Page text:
On the last bi-weekly roundtable call and blog post we shared about using the campus app to facilitate remote learning for the distributed campus experience and bringing students and employees back to campus. This week, we’ll go deeper into the subject of keeping students on track for success, why a native app vs. a mobile responsive website and more learnings from the roundtable that took place on May 28th.
Key learnings included:
- Mobile can be used for keeping students on track for graduation: institutions recognize that students face challenges when attempting to finish their degree or any program of study and understand they need encouragement and reminders to help them achieve their goals. With that goal, schools implement features such as a degree tracker on their campus app where students can see their program description and percentage of completion at a glance and nudge them with personalized push notifications to register for the upcoming semester. Learn more here.
- When in person communications aren’t possible, mobile is the ideal medium: in normal circumstances, students would be in a classroom or around campus and receive information about the availability of various resources in person, by professors and advisors. But how can institutions effectively communicate with them during a time where students aren’t on campus? A campus app is the ideal medium because students can receive personalized rich push notifications on their mobile device with relevant and actionable information, such as the existence of tools for progress tracking, advisory and wellness services, while achieving higher open rates for those communications.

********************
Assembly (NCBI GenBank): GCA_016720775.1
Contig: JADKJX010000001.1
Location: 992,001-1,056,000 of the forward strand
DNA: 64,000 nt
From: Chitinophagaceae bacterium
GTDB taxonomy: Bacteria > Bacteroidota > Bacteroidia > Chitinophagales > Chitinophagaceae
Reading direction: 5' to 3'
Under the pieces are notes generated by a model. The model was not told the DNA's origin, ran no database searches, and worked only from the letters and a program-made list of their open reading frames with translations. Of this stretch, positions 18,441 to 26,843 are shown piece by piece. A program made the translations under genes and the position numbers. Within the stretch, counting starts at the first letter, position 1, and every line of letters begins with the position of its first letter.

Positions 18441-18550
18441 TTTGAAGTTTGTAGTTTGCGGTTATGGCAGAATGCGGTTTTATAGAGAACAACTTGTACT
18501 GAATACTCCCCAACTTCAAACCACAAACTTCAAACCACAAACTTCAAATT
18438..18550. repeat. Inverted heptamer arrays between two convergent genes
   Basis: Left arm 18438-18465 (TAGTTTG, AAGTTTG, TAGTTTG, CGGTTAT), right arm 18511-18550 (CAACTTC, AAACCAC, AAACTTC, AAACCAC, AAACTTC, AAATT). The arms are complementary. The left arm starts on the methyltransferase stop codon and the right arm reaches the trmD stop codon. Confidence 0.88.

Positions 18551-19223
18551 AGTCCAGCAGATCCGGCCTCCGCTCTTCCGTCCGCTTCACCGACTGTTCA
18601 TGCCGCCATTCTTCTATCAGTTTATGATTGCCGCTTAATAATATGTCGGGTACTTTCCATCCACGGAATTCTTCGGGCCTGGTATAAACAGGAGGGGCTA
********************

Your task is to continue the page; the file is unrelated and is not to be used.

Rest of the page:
- Positive and beneficial behaviors can be driven with location-based notifications to their mobile device: these notifications can drive a desired behavior or inform the students of content that could be of significance to them. I.e.: A Freshman walks by the bookstore and the app sends them a proximity-based push notification letting them know that all English 101 books are on sale that week. The app then becomes the proactive agent in informing users and motivating behaviors that transform their experience and helps them deliver more effectively, a benefit to both the interests of the individual and the organization as a whole.
- Native apps remain to be how people use mobile: although it’s essential that all websites are mobile-friendly, this doesn’t mean they are good enough to replace native apps. Unified native apps can offer access to a broad range of back-end systems with a seamless UI experience, less clicks for the user and a much faster user experience than having to go through multiple disparate websites. Additionally, they truly inform, engage, empower, and elevate its members by being the organization’s emergency alert system, informing them with location-based notifications and personalized information that a mobile responsive website could never do.
On the next call and blog (in two weeks) we’ll share more on new student orientation and how schools are dealing with having hybrid and/or entirely virtual events, and more of the Modo User Group’s key learnings.
Until then, share with us in the comments how your institutions and workplaces are supporting students and employees!
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